Michael Kor Remembers
The Riga Ghetto And Rumbula
He Was 13 Years Old

I was 13 years old when it started. They came in with guns and dogs and loud speakers: "All citizens of the Jewish faith must vacate their homes"...We all live in apartments, when I say apartments I don't mean like 5th avenue but it was still home. And they placed us in what we called a ghetto, where nothing new existed and all of us lost our civil rights. They erected an electric fence, a huge fence. I was only a child but the adults lost their jobs and were taken on commandos on highways. That wasn't too bad yet, we still had the resemblance of family life. Even before they put us into concentration camps, we couldn't walk on the sidewalk. I still remember those sights. Young women would push their strollers of their little babies and Latvians or Germans would come and just - - anything they wanted to do to us, they could just do it. We were not protected by anybody. We felt like rebelling, and all we would do is just get killed....Looking back now, I was so weak, skinny, small - -how can you fight anybody? You suffer, but inside you, you have a friend saying "You will survive." - -the will to live. But in life no matter how rough things are... adrenaline takes over, you know what I mean, in times of emergency....My goal was someday to survive. .... I thought "I'll make it" and I made it. But I get tears thinking about it. ...

Then in Dec. of 1941, in the middle of December they came again in force with yelling and shouting , loud speakers and dogs. To this day I have a phobia of dogs, I will never overcome my fear of dogs because I still have nightmares seeing those huge dogs. And they said all women, children and the elderly should congregate to one location, and the adults, the able-bodied people, should go to the other side. And we knew this was the real McCoy, this was not for a picnic in a park, this was the final solution. And my mother pushed me away....It was so miserable it was so sad...But anyway my mother pushed me away from her and they took them all out in the forest and mowed them down like flies.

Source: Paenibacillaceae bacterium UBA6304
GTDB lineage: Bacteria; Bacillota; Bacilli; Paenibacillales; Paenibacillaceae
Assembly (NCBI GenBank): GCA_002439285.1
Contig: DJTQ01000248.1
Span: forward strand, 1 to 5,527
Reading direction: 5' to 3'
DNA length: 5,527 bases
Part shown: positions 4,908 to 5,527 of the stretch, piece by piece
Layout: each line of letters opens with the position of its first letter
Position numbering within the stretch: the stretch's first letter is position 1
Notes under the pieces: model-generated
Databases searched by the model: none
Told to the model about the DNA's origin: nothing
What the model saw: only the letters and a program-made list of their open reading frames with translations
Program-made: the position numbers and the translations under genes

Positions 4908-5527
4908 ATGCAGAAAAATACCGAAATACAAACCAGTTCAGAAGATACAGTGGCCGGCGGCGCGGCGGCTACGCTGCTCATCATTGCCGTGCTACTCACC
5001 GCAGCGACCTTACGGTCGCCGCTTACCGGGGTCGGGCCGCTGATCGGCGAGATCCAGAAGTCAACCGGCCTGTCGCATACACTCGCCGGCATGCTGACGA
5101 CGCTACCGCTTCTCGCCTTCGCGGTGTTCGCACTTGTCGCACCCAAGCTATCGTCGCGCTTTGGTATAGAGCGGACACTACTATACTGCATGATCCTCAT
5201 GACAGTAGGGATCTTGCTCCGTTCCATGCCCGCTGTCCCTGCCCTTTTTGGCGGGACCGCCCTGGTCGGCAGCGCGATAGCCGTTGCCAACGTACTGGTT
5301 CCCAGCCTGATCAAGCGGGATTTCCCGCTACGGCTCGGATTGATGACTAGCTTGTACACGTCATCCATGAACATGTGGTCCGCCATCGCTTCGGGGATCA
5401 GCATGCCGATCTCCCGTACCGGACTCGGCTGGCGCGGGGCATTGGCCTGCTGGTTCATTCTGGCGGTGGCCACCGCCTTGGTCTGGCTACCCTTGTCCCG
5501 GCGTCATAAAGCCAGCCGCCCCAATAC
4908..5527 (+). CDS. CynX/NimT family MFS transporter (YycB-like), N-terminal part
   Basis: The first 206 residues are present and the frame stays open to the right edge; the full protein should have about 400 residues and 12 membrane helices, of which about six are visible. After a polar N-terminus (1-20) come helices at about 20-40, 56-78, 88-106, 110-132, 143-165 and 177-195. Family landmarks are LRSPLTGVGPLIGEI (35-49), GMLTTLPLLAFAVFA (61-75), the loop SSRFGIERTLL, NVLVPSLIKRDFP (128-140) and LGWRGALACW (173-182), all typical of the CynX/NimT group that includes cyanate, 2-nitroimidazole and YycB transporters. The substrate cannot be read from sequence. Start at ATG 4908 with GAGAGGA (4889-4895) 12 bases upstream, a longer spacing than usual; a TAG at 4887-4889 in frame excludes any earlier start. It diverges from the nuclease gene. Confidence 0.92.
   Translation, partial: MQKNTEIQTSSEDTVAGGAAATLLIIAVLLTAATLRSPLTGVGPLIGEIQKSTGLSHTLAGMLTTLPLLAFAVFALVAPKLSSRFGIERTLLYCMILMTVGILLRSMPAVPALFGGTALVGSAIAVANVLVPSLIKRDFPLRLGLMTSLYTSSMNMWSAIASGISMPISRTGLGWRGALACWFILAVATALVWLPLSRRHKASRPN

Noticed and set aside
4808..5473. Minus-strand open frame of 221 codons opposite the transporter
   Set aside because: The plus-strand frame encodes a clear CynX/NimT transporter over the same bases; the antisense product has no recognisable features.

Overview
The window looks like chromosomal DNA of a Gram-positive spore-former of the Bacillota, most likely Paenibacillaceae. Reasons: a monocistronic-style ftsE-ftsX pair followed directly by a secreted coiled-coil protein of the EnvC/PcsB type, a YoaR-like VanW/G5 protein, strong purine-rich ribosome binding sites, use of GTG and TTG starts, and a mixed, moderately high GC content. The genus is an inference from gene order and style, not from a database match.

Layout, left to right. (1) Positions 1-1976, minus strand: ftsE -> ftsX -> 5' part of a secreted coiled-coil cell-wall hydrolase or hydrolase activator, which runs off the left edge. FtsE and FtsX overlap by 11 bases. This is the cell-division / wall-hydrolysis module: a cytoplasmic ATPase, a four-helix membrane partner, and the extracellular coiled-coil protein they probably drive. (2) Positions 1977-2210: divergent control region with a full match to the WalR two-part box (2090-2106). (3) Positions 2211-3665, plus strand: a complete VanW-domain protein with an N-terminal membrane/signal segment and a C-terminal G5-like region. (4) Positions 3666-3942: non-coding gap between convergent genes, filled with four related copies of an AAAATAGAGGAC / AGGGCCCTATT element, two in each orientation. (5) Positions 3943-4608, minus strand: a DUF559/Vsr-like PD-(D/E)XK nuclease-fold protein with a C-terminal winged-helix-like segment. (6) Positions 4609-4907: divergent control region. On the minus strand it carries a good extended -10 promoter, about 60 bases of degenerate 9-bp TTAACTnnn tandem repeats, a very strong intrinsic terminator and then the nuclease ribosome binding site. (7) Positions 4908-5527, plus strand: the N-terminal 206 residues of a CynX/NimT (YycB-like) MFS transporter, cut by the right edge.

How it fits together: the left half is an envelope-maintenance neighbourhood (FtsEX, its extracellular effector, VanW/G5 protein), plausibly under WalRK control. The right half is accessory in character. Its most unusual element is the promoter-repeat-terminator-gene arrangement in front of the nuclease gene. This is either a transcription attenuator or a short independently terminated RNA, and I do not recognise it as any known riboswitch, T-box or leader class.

Here I was this 13 year old boy....they put us on a ship...it was a merchant ship, not a passenger ship, and they put us down below in the hull. I still visualize those things, the German soldiers thought it was funny. We asked for water - -and we were hundreds down like sardines below the hull - - and they lowered the hose into the Baltic Sea and sprayed it on us and they thought it was the funniest thing they had ever seen in their lives. And after a voyage, a miserable voyage of five or six days, we landed in Stutthof, Germany, in East Prussia, where I began my so-called 'career' in concentration camps.

Michael Kor survived the war, immigrated to the U.S., met his wife Eva (a Mengele twinn) during a trip to Israel and the couple now live in the U.S. Thank you to Michael Kor and Cheri Pugh (who is making a film about Eva Kor) for making these comments available.

This site links to information on the web about Rumbula and related topics. We are not responsible for the information provided at linked pages. Copyright 2002-2004 by Rumbula.org.                       Privacy Policy